|Matthew Henry's Concise Commentary|
21:9. It is best to shun bitter contention by pouring out the heart before God. For by prudence and patience, with constant prayer, the cross may be removed. 10. The evil desires of a wicked man's heart, lead to baseness in his conduct. 11. The simple may be made wise by punishments on the wicked, and by instructions to those who are willing to be taught. 12. Good men envy not the prosperity of evil-doers; they see there is a curse on them. 13. Such as oppress the poor by beating down wages, such as will not relieve according to their ability those in distress, and those in authority who neglect to do justice, stop their ears at the cry of the poor. But doubtless care is to be used in the exercise of charity. 14. If money can conquer the fury of the passions, shall reason, the fear of God, and the command of Christ, be too weak to bridle them? 15. There is true pleasure only in the practice of religion. 16. Of all wanderers in the ways of sin, those are in the most dangerous condition who turn aside into the ways of darkness. Yet there is hope even for them in the all-sufficient Saviour; but let them flee to him without delay. 17. A life of worldly pleasure brings ruin on men. 18. The righteous is often delivered out of trouble, and the wicked comes in his stead, and so seems as a ransom for him. 19. Unbridled passions spoil the comfort of all relations. 20. The plenty obtained by prudence, industry, and frugality, is desirable. But the foolish misspend what they have upon their lusts. 21. True repentance and faith will lead him that relies on the mercy of God in Christ, to follow after righteousness and mercy in his own conduct. 22. Those that have wisdom, often do great things, even against those confident of their strength. 23. It is our great concern to keep our souls from being entangled and disquieted. 24. Pride and haughtiness make men passionate; such continually deal in wrath, as if it were their trade to be angry. 25,26. Here is the misery of the slothful; their hands refuse to labour in an honest calling, by which they might get an honest livelihood; yet their hearts cease not to covet riches, pleasures, and honours, which cannot be obtained without labour. But the righteous and industrious have their desires satisfied. 27. When holiness is pretended, but wickedness intended, that especially is an abomination. 28. The doom of a false witness is certain. 29. A wicked man bids defiance to the terrors of the law and the rebukes of Providence. But a good man asks, What does God require of me? 30,31. Means are to be used, but, after all, our safety and salvation are only of the Lord. In our spiritual warfare we must arm ourselves with the whole armour of God; but our strength must be in the Lord, and in the power of his might.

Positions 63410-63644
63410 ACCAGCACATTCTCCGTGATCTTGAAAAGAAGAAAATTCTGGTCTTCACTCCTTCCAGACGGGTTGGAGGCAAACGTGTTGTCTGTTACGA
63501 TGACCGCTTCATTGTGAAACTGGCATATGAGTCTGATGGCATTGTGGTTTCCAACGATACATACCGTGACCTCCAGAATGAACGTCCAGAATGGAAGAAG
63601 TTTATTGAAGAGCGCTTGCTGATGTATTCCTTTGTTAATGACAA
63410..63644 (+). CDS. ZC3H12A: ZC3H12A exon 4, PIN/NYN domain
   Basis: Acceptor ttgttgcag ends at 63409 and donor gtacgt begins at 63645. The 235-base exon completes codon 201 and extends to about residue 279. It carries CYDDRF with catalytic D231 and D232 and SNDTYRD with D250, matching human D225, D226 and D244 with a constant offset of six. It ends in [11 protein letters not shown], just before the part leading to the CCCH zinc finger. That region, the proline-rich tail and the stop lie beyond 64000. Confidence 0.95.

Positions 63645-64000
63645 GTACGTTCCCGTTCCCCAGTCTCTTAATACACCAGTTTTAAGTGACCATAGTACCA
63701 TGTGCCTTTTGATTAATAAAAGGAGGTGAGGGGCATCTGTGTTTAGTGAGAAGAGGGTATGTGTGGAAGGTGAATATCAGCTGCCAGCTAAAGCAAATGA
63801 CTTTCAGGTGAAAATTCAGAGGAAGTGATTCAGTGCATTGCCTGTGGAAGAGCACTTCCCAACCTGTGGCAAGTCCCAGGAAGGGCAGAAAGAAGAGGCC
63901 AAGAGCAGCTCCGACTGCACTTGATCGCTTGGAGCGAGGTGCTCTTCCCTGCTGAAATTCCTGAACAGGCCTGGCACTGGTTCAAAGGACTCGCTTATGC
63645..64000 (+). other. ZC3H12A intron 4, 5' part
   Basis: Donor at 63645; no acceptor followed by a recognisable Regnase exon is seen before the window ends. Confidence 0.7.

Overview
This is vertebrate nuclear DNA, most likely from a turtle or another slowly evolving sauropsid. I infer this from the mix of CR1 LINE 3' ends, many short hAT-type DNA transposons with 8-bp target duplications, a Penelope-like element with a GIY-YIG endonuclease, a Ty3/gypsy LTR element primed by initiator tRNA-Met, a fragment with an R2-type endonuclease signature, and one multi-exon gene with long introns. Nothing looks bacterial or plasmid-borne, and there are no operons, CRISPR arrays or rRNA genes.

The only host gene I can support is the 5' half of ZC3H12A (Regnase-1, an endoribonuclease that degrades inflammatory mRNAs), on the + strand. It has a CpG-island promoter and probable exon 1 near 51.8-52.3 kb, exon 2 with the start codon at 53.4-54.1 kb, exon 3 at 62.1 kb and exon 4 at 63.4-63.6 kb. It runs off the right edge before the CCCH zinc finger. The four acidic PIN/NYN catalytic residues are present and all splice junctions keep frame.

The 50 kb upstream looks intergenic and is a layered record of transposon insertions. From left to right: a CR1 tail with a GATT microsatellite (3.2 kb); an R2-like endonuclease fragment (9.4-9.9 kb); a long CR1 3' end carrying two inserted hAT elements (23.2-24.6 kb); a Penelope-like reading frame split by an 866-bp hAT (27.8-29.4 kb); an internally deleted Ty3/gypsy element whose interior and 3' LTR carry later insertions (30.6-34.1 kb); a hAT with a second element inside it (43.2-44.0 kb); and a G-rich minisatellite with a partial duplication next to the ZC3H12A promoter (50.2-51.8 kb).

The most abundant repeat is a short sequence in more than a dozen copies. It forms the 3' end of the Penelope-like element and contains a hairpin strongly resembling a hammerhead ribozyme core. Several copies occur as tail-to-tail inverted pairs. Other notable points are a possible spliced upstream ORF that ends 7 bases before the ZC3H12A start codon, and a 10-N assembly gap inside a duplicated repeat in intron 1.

Verse 29. - A wicked man hardeneth his face; is shameless (as Proverbs 7:13), and is insensible to rebuke or any soft feeling. This obduracy he shows with his countenance. Septuagint, "An ungodly man shamelessly withstands with his face." But as for the upright, he directeth his way. He gives it the right direction (2 Chronicles 27:6). This is the reading of the Khetib, יָכִין but, though generally adopted by the versions (except the Septuagint), it does not make a suitable antithesis to the rash stubbornness of the wicked. Hence modern commentators prefer the reading of the Keri, יָבִין, "he considereth, proveth," his way; he acts only after due thought, giving proper weight to all circumstance. Septuagint, "But the upright man himself understands (συνιεῖ) his ways." The contrast lies in the audacious self-confidence of the unprincipled man, and the calm circumspection and prudence of the saint.
Gill's Exposition of the Entire Bible
A wicked man hardeneth his face,.... Against all corrections and reproofs of parents, masters, ministers, and others; he blushes not at sins committed, and is not ashamed of them, but glories in them: or, he "strengthens with his face" (l); he puts an impudent face upon his words, and confirms them by his impudence; if he tells the most notorious lies, and says things the most shameful and scandalous, his countenance does not alter, by which he would be thought to have spoken what is right and true;
but as for the upright, he directeth his way; or "his ways" (m); according to the various reading; the man that is upright in heart, and walks uprightly, he directs his way according to the word of God; and, if he does amiss, when sensible he is ashamed of it, and amends.
(l) "roborat vultu suo", Baynus; "in faciebus suis", Montanus. (m) , Sept. "vias suas", Baynus, Tigurine version, Mercerus, Gejerus.
Jamieson-Fausset-Brown Bible Commentary
29. hardeneth his face—is obstinate.
directeth … way—considers it, and acts advisedly.
Proverbs 21:29 Parallel Commentaries
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